Italy PM sees EU’s very future at stake over its response to coronavirus

Italian Prime Minister Giuseppe Conte stands during a session in the Senate, the upper house of parliament, on the spread of coronavirus disease (Covid-19), in Rome, Italy, March 26, 2020. — Reuters pic
Italian Prime Minister Giuseppe Conte stands during a session in the Senate, the upper house of parliament, on the spread of coronavirus disease (Covid-19), in Rome, Italy, March 26, 2020. — Reuters pic

BERLIN, April 9 — Italian Prime Minister Giuseppe Conte said the very future of the European Union was at stake over its response to the coronavirus as Germany expressed hope EU finance ministers would agree on a 500 billion euro  (RM2.4 billion) economic rescue package on Thursday.

In a 16-hour videoconference that stretched through the night from Tuesday afternoon, the ministers failed to seal a deal on how far to go to support their stricken economies.

“We need an economic and social response at the European level,” Conte told the BBC. “It’s a big challenge to the existence of Europe.

“If Europe fails to come up with a monetary and financial policy adequate for the biggest challenge since World War Two, not only Italians but European citizens will be deeply disappointed.”

Conte went on to say the European Union’s very future was at stake.

“If we do not seize the opportunity to put new life into the European project, the risk of failure is real,” Conte said.

The ministers are due to reconvene at 1500 GMT on Thursday to try to agree on the package that includes precautionary credit lines from the euro zone’s ESM bailout fund, more lending for companies via the European Investment Bank and funding to help companies maintain liquidity during an economic slump by reducing work hours, rather than cutting jobs altogether.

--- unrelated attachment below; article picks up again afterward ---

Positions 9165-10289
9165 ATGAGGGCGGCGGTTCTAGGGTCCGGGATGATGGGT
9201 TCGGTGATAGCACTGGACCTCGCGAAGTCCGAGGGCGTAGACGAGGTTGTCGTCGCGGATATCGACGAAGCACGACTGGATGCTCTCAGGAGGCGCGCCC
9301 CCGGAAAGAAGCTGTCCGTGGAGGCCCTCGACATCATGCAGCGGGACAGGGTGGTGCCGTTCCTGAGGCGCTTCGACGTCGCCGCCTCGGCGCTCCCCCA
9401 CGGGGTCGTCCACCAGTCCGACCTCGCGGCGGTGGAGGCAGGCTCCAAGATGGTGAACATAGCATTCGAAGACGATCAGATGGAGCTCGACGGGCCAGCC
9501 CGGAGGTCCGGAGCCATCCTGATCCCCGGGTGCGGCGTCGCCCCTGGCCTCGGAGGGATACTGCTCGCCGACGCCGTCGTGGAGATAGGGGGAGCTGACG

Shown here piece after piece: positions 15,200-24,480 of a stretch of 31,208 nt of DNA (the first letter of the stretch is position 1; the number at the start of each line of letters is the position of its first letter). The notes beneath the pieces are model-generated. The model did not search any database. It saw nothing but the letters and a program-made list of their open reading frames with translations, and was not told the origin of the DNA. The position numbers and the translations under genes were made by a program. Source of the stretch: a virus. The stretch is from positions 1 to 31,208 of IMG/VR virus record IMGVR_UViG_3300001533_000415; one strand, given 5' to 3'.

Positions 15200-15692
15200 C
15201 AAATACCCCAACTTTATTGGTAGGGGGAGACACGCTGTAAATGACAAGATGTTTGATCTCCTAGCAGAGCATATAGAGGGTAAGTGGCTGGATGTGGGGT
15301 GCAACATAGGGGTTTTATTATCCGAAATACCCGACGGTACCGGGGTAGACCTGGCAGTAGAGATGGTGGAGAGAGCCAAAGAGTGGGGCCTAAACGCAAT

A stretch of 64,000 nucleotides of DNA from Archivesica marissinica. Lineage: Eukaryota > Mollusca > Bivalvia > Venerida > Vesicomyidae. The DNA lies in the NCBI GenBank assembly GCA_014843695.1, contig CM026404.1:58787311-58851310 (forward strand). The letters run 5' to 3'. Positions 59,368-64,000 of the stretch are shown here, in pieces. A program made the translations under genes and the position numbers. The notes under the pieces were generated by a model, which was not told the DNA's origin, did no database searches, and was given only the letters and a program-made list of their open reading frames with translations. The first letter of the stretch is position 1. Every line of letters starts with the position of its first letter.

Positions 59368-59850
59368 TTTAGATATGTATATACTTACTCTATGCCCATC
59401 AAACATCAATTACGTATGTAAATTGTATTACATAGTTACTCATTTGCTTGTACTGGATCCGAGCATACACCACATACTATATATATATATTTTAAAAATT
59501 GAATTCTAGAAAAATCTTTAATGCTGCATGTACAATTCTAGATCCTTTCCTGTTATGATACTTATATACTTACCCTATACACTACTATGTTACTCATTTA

Divisions have so far prevented a deal between southern EU states, led by Italy, who demand far-reaching measures like issuing joint debt, and the Netherlands, acting as the bulwark of the fiscally conservative north, which is calling for more restraint and narrowly focused measures.

On the European Stability Mechanism, the two clashed over conditions for accessing the money, a key element to be ironed out if there is to be a deal.

“It’s important that we take this decision today on the 500 billion euros that is in discussion - that’s an incredibly large sum of money that we could use to help a lot of people, especially in the hardest hit countries, Spain and Italy,” German Economy Minister Peter Altmaier told a radio interview.

“I have confidence that (German Finance Minister) Olaf Scholz, together with his colleague (French Finance Minister) Bruno Le Maire, can push this forward today and we are all working on that together,” he added in a morning broadcast.

Scholz had said on Wednesday that finance ministers had almost reached agreement “but not quite” and he hoped a deal would be struck before Easter.

The bloc has already relaxed curbs on state aid and public spending to help countries through the virus-induced economic slump.

EU leaders have given their governments until Easter to come up with a list of further possible measures.

Weeks of fraught discussions about the scale and scope of EU support to cushion the economic slump triggered by the pandemic have exposed deep EU divisions, echoing the ones seen in the euro zone and financial crises that started a decade ago.

The 27 member states have also fought over medical equipment and drugs, and imposed emergency border checks inside what normally is Europe’s zone of control-free travel, in further signs of how coronavirus is testing EU unity. — Reuters

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